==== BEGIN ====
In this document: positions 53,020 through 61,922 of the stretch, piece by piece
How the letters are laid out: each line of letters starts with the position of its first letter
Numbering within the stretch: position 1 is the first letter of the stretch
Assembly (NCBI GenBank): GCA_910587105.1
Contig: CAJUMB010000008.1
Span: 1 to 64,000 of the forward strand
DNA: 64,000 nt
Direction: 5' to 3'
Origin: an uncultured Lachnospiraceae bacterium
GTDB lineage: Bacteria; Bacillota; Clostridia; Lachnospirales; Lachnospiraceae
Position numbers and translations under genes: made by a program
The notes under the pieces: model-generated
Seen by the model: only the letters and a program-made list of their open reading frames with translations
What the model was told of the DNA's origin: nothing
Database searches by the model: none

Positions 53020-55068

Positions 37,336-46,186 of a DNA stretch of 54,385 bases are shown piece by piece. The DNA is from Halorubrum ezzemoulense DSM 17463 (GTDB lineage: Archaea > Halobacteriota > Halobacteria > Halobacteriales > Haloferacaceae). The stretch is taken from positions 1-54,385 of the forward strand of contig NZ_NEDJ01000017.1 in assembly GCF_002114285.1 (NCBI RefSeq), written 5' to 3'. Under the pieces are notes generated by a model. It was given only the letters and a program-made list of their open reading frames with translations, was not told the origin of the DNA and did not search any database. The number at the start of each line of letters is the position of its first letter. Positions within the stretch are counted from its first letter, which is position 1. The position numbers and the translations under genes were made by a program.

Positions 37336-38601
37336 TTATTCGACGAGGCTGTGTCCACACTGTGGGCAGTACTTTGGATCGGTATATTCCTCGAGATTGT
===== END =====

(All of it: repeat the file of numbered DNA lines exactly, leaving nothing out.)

In this document: positions 53,020 through 61,922 of the stretch, piece by piece
How the letters are laid out: each line of letters starts with the position of its first letter
Numbering within the stretch: position 1 is the first letter of the stretch
Assembly (NCBI GenBank): GCA_910587105.1
Contig: CAJUMB010000008.1
Span: 1 to 64,000 of the forward strand
DNA: 64,000 nt
Direction: 5' to 3'
Origin: an uncultured Lachnospiraceae bacterium
GTDB lineage: Bacteria; Bacillota; Clostridia; Lachnospirales; Lachnospiraceae
Position numbers and translations under genes: made by a program
The notes under the pieces: model-generated
Seen by the model: only the letters and a program-made list of their open reading frames with translations
What the model was told of the DNA's origin: nothing
Database searches by the model: none

Positions 53020-55068

Positions 37,336-46,186 of a DNA stretch of 54,385 bases are shown piece by piece. The DNA is from Halorubrum ezzemoulense DSM 17463 (GTDB lineage: Archaea > Halobacteriota > Halobacteria > Halobacteriales > Haloferacaceae). The stretch is taken from positions 1-54,385 of the forward strand of contig NZ_NEDJ01000017.1 in assembly GCF_002114285.1 (NCBI RefSeq), written 5' to 3'. Under the pieces are notes generated by a model. It was given only the letters and a program-made list of their open reading frames with translations, was not told the origin of the DNA and did not search any database. The number at the start of each line of letters is the position of its first letter. Positions within the stretch are counted from its first letter, which is position 1. The position numbers and the translations under genes were made by a program.

Positions 37336-38601
37336 TTATTCGACGAGGCTGTGTCCACACTGTGGGCAGTACTTTGGATCGGTATATTCCTCGAGATTGT